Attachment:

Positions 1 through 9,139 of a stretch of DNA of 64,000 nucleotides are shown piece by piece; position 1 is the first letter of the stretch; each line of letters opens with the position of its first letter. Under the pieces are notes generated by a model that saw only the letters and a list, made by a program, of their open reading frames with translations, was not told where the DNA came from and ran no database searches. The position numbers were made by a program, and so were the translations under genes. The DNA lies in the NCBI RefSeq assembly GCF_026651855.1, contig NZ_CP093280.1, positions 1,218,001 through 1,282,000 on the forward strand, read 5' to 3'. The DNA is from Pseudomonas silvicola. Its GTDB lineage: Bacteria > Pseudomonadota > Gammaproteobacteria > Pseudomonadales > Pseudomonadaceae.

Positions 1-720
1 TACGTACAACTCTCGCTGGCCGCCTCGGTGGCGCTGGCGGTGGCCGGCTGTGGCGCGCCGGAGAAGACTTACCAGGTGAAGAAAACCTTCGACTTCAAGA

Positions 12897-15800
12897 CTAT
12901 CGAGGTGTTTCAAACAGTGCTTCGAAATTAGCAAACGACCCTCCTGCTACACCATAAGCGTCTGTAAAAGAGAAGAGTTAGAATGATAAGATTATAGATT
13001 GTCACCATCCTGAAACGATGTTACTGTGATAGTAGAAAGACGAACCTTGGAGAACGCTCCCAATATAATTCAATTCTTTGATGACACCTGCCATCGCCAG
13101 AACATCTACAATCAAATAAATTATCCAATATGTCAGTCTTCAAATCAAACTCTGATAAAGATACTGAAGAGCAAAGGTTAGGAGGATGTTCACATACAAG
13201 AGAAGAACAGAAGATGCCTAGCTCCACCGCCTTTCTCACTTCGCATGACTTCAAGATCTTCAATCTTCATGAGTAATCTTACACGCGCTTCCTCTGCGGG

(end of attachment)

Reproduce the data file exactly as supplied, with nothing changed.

Positions 1 through 9,139 of a stretch of DNA of 64,000 nucleotides are shown piece by piece; position 1 is the first letter of the stretch; each line of letters opens with the position of its first letter. Under the pieces are notes generated by a model that saw only the letters and a list, made by a program, of their open reading frames with translations, was not told where the DNA came from and ran no database searches. The position numbers were made by a program, and so were the translations under genes. The DNA lies in the NCBI RefSeq assembly GCF_026651855.1, contig NZ_CP093280.1, positions 1,218,001 through 1,282,000 on the forward strand, read 5' to 3'. The DNA is from Pseudomonas silvicola. Its GTDB lineage: Bacteria > Pseudomonadota > Gammaproteobacteria > Pseudomonadales > Pseudomonadaceae.

Positions 1-720
1 TACGTACAACTCTCGCTGGCCGCCTCGGTGGCGCTGGCGGTGGCCGGCTGTGGCGCGCCGGAGAAGACTTACCAGGTGAAGAAAACCTTCGACTTCAAGA

Positions 12897-15800
12897 CTAT
12901 CGAGGTGTTTCAAACAGTGCTTCGAAATTAGCAAACGACCCTCCTGCTACACCATAAGCGTCTGTAAAAGAGAAGAGTTAGAATGATAAGATTATAGATT
13001 GTCACCATCCTGAAACGATGTTACTGTGATAGTAGAAAGACGAACCTTGGAGAACGCTCCCAATATAATTCAATTCTTTGATGACACCTGCCATCGCCAG
13101 AACATCTACAATCAAATAAATTATCCAATATGTCAGTCTTCAAATCAAACTCTGATAAAGATACTGAAGAGCAAAGGTTAGGAGGATGTTCACATACAAG
13201 AGAAGAACAGAAGATGCCTAGCTCCACCGCCTTTCTCACTTCGCATGACTTCAAGATCTTCAATCTTCATGAGTAATCTTACACGCGCTTCCTCTGCGGG